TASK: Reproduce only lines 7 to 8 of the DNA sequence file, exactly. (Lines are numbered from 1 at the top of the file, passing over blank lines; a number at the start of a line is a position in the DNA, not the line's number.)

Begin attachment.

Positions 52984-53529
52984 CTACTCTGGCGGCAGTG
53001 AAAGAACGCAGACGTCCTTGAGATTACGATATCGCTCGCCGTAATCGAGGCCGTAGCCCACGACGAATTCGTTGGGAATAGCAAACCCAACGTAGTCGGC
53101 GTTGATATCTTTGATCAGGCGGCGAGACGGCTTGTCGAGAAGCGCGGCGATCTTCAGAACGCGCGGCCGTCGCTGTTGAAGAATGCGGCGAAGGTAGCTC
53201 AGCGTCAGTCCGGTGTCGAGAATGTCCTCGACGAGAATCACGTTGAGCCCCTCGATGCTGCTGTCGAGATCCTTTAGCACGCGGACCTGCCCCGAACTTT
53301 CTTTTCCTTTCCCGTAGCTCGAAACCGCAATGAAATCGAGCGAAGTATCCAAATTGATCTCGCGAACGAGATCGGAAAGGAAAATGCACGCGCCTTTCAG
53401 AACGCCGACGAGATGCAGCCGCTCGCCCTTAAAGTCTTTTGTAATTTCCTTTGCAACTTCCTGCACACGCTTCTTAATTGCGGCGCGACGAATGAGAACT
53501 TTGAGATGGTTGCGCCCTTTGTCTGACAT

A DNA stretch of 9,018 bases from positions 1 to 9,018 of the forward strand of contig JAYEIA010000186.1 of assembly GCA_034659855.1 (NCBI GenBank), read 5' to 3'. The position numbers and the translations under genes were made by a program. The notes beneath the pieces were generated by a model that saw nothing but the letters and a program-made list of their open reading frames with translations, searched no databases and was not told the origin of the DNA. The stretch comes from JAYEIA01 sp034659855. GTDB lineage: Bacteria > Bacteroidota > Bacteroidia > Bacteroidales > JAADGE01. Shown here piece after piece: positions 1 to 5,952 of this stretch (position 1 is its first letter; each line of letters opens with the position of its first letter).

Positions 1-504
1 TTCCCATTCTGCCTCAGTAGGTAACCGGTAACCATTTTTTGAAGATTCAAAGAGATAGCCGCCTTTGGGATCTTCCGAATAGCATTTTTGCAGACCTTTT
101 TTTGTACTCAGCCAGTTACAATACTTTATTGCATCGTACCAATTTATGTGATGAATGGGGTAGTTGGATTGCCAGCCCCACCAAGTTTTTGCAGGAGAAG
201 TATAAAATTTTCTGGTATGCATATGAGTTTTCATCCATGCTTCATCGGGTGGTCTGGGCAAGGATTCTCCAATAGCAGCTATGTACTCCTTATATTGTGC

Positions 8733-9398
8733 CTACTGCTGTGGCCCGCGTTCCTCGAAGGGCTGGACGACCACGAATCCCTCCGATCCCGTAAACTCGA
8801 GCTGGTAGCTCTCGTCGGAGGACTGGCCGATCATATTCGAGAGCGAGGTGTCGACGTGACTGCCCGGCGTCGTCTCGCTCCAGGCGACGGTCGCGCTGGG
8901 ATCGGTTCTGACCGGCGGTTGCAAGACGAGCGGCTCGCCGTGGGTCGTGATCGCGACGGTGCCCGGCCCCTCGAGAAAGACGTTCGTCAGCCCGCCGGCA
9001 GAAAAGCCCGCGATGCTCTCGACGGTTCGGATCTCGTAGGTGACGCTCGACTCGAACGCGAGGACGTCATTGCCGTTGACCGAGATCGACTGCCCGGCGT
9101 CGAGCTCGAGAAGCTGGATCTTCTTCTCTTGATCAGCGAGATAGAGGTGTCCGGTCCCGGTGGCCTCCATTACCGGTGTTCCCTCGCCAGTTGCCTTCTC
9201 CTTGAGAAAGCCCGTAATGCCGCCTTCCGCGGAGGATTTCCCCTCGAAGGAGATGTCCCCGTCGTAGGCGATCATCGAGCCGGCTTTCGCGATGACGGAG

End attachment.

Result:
53401 AACGCCGACGAGATGCAGCCGCTCGCCCTTAAAGTCTTTTGTAATTTCCTTTGCAACTTCCTGCACACGCTTCTTAATTGCGGCGCGACGAATGAGAACT
53501 TTGAGATGGTTGCGCCCTTTGTCTGACAT